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Lactation-related metabolic mechanism investigated based on mammary gland metabolomics and 4 biofluids’ metabolomics relationships in dairy cows

Overview of attention for article published in BMC Genomics, December 2017
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  • In the top 25% of all research outputs scored by Altmetric
  • Good Attention Score compared to outputs of the same age (73rd percentile)
  • High Attention Score compared to outputs of the same age and source (81st percentile)

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Lactation-related metabolic mechanism investigated based on mammary gland metabolomics and 4 biofluids’ metabolomics relationships in dairy cows
Published in
BMC Genomics, December 2017
DOI 10.1186/s12864-017-4314-1
Pubmed ID

Hui-Zeng Sun, Kai Shi, Xue-Hui Wu, Ming-Yuan Xue, Zi-Hai Wei, Jian-Xin Liu, Hong-Yun Liu


Lactation is extremely important for dairy cows; however, the understanding of the underlying metabolic mechanisms is very limited. This study was conducted to investigate the inherent metabolic patterns during lactation using the overall biofluid metabolomics and the metabolic differences from non-lactation periods, as determined using partial tissue-metabolomics. We analyzed the metabolomic profiles of four biofluids (rumen fluid, serum, milk and urine) and their relationships in six mid-lactation Holstein cows and compared their mammary gland (MG) metabolomic profiles with those of six non-lactating cows by using gas chromatography-time of flight/mass spectrometry. In total, 33 metabolites were shared among the four biofluids, and 274 metabolites were identified in the MG tissues. The sub-clusters of the hierarchical clustering analysis revealed that the rumen fluid and serum metabolomics profiles were grouped together and highly correlated but were separate from those for milk. Urine had the most different profile compared to the other three biofluids. Creatine was identified as the most different metabolite among the four biofluids (VIP = 1.537). Five metabolic pathways, including gluconeogenesis, pyruvate metabolism, the tricarboxylic acid cycle (TCA cycle), glycerolipid metabolism, and aspartate metabolism, showed the most functional enrichment among the four biofluids (false discovery rate < 0.05, fold enrichment >2). Clear discriminations were observed in the MG metabolomics profiles between the lactating and non-lactating cows, with 54 metabolites having a significantly higher abundance (P < 0.05, VIP > 1) in the lactation group. Lactobionic acid, citric acid, orotic acid and oxamide were extracted by the S-plot as potential biomarkers of the metabolic difference between lactation and non-lactation. The TCA cycle, glyoxylate and dicarboxylate metabolism, glutamate metabolism and glycine metabolism were determined to be pathways that were significantly impacted (P < 0.01, impact value >0.1) in the lactation group. Among them, the TCA cycle was the most up-regulated pathway (P < 0.0001), with 7 of the 10 related metabolites increased in the MG tissues of the lactating cows. The overall biofluid and MG tissue metabolic mechanisms in the lactating cows were interpreted in this study. Our findings are the first to provide an integrated insight and a better understanding of the metabolic mechanism of lactation, which is beneficial for developing regulated strategies to improve the metabolic status of lactating dairy cows.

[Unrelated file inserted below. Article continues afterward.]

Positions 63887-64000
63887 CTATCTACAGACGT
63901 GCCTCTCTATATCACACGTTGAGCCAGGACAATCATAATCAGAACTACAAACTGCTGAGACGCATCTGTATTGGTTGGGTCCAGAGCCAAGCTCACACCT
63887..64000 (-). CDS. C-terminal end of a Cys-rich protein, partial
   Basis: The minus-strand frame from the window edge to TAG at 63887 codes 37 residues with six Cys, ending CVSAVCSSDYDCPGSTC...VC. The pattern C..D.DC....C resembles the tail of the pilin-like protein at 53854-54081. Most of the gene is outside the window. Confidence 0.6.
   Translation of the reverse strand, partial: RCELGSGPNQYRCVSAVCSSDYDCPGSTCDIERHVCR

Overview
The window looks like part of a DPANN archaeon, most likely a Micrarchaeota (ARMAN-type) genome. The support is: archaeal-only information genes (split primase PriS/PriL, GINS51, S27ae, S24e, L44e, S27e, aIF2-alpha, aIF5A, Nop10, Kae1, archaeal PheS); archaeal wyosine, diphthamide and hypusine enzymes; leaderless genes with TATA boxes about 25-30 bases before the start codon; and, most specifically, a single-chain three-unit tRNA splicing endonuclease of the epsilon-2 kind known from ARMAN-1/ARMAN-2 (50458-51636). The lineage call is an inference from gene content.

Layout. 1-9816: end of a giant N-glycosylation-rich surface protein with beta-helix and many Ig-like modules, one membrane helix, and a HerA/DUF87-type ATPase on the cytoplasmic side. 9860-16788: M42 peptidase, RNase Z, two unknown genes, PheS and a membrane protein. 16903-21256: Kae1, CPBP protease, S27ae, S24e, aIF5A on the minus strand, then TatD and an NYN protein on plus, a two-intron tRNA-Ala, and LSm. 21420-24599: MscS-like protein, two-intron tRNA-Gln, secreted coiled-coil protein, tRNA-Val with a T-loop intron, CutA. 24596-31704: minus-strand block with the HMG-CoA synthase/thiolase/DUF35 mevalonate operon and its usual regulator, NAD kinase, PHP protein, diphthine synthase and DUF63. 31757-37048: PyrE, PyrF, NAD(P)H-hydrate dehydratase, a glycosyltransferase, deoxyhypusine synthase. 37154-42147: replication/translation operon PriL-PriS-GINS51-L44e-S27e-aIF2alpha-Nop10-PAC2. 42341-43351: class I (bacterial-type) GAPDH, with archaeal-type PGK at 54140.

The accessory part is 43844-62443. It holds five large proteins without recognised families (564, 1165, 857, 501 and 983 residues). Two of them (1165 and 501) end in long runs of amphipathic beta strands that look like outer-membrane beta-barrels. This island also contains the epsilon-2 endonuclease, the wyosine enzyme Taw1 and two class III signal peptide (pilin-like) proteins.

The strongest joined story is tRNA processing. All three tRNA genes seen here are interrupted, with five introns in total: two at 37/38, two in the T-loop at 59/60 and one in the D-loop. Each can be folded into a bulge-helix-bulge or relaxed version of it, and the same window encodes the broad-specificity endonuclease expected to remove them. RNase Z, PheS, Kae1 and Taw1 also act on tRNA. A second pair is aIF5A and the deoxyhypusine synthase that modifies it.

Mendeley readers

The data shown below were compiled from readership statistics for 31 Mendeley readers of this research output. Click here to see the associated Mendeley record.

Geographical breakdown

Country Count As %
Unknown 31 100%

Demographic breakdown

Readers by professional status Count As %
Student > Ph. D. Student 7 23%
Researcher 5 16%
Student > Doctoral Student 4 13%
Student > Master 3 10%
Student > Bachelor 2 6%
Other 1 3%
Unknown 9 29%
Readers by discipline Count As %
Agricultural and Biological Sciences 10 32%
Medicine and Dentistry 3 10%
Veterinary Science and Veterinary Medicine 2 6%
Biochemistry, Genetics and Molecular Biology 2 6%
Chemistry 2 6%
Other 2 6%
Unknown 10 32%

Attention Score in Context

This research output has an Altmetric Attention Score of 6. This is our high-level measure of the quality and quantity of online attention that it has received. This Attention Score, as well as the ranking and number of research outputs shown below, was calculated when the research output was last mentioned on 05 December 2017.
All research outputs
of 12,253,439 outputs
Outputs from BMC Genomics
of 7,182 outputs
Outputs of similar age
of 341,978 outputs
Outputs of similar age from BMC Genomics
of 548 outputs
Altmetric has tracked 12,253,439 research outputs across all sources so far. Compared to these this one has done well and is in the 77th percentile: it's in the top 25% of all research outputs ever tracked by Altmetric.
So far Altmetric has tracked 7,182 research outputs from this source. They receive a mean Attention Score of 4.3. This one has done well, scoring higher than 79% of its peers.
Older research outputs will score higher simply because they've had more time to accumulate mentions. To account for age we can compare this Altmetric Attention Score to the 341,978 tracked outputs that were published within six weeks on either side of this one in any source. This one has gotten more attention than average, scoring higher than 73% of its contemporaries.
We're also able to compare this research output to 548 others from the same source and published within six weeks on either side of this one. This one has done well, scoring higher than 81% of its contemporaries.